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Compare Translations for Exodus 5:12

Exodus 5:12 ASV
So the people were scattered abroad throughout all the land of Egypt to gather stubble for straw.
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Exodus 5:12 BBE
So the people were sent in all directions through the land of Egypt to get dry grass for stems.
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Exodus 5:12 CEB
So the people spread out all through the land of Egypt to gather stubble for straw.
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Exodus 5:12 CJB
So the people were dispersed throughout all the land of Egypt to gather stubble for straw.
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Exodus 5:12 RHE
And the people was scattered through all the land of Egypt to gather straw.
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Exodus 5:12 ESV
So the people were scattered throughout all the land of Egypt to gather stubble for straw.
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Exodus 5:12 GW
So the people scattered all over Egypt to gather stubble for straw.
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Exodus 5:12 GNT
So the people went all over Egypt looking for straw.
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Exodus 5:12 HNV
So the people were scattered abroad throughout all the land of Mitzrayim to gather stubble for straw.
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Exodus 5:12 CSB
So the people scattered throughout the land of Egypt to gather stubble for straw.
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Exodus 5:12 KJV
So the people were scattered abroad throughout all the land of Egypt to gather stubble instead of straw.
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Exodus 5:12 LEB
And the people spread out in all the land of Egypt to gather stubble for the straw.
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Exodus 5:12 NAS
So the people scattered through all the land of Egypt to gather stubble for straw.
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Exodus 5:12 NCV
So the people went everywhere in Egypt looking for dry stalks to use for straw.
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Exodus 5:12 NIRV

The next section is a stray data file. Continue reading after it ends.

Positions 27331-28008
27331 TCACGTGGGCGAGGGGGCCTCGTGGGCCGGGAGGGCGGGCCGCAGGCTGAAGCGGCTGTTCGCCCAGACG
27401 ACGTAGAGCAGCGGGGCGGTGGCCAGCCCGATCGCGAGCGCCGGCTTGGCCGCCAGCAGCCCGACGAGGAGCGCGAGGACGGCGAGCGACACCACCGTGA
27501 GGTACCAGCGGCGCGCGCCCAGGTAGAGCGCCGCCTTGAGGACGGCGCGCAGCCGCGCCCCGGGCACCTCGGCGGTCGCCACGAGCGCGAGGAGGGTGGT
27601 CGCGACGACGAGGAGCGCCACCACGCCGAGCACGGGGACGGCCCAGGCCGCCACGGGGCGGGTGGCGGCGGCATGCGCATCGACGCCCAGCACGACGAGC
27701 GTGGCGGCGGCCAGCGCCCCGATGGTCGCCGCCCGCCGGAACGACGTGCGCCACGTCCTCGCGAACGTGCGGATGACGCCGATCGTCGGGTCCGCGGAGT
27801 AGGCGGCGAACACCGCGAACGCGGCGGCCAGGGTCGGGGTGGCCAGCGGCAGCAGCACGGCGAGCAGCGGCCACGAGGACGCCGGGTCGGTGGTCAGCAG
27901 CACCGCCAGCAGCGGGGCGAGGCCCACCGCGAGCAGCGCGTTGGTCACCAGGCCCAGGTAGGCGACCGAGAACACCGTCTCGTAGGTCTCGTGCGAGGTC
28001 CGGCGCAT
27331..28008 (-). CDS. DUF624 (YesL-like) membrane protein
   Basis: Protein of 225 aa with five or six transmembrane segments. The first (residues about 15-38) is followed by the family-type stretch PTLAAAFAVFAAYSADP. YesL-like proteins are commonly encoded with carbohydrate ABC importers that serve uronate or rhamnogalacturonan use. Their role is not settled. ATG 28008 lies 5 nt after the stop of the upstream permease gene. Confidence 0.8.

So the people scattered all over Egypt. They went to gather any pieces of straw that were left in the fields.
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Exodus 5:12 NIV
So the people scattered all over Egypt to gather stubble to use for straw.
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Exodus 5:12 NKJV
So the people were scattered abroad throughout all the land of Egypt to gather stubble instead of straw.
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Exodus 5:12 NLT
So the people scattered throughout the land in search of straw.
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Exodus 5:12 NRS
So the people scattered throughout the land of Egypt, to gather stubble for straw.
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Exodus 5:12 RSV
So the people were scattered abroad throughout all the land of Egypt, to gather stubble for straw.
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Exodus 5:12 DBY
And the people were scattered abroad throughout the land of Egypt to gather stubble for straw.
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Exodus 5:12 MSG
The people scattered all over Egypt scrabbling for straw.
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Exodus 5:12 WBT
So the people were scattered abroad throughout all the land of Egypt, to gather stubble instead of straw.
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Exodus 5:12 TMB
So the people were scattered abroad throughout all the land of Egypt to gather stubble instead of straw.
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Exodus 5:12 TNIV
So the people scattered all over Egypt to gather stubble to use for straw.
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Exodus 5:12 TYN
Than the people scatered abrode thorowe out all the lande of Egipte for to gather them stubyll to be in stead of strawe.
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Exodus 5:12 WEB
So the people were scattered abroad throughout all the land of Egypt to gather stubble for straw.
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Exodus 5:12 WYC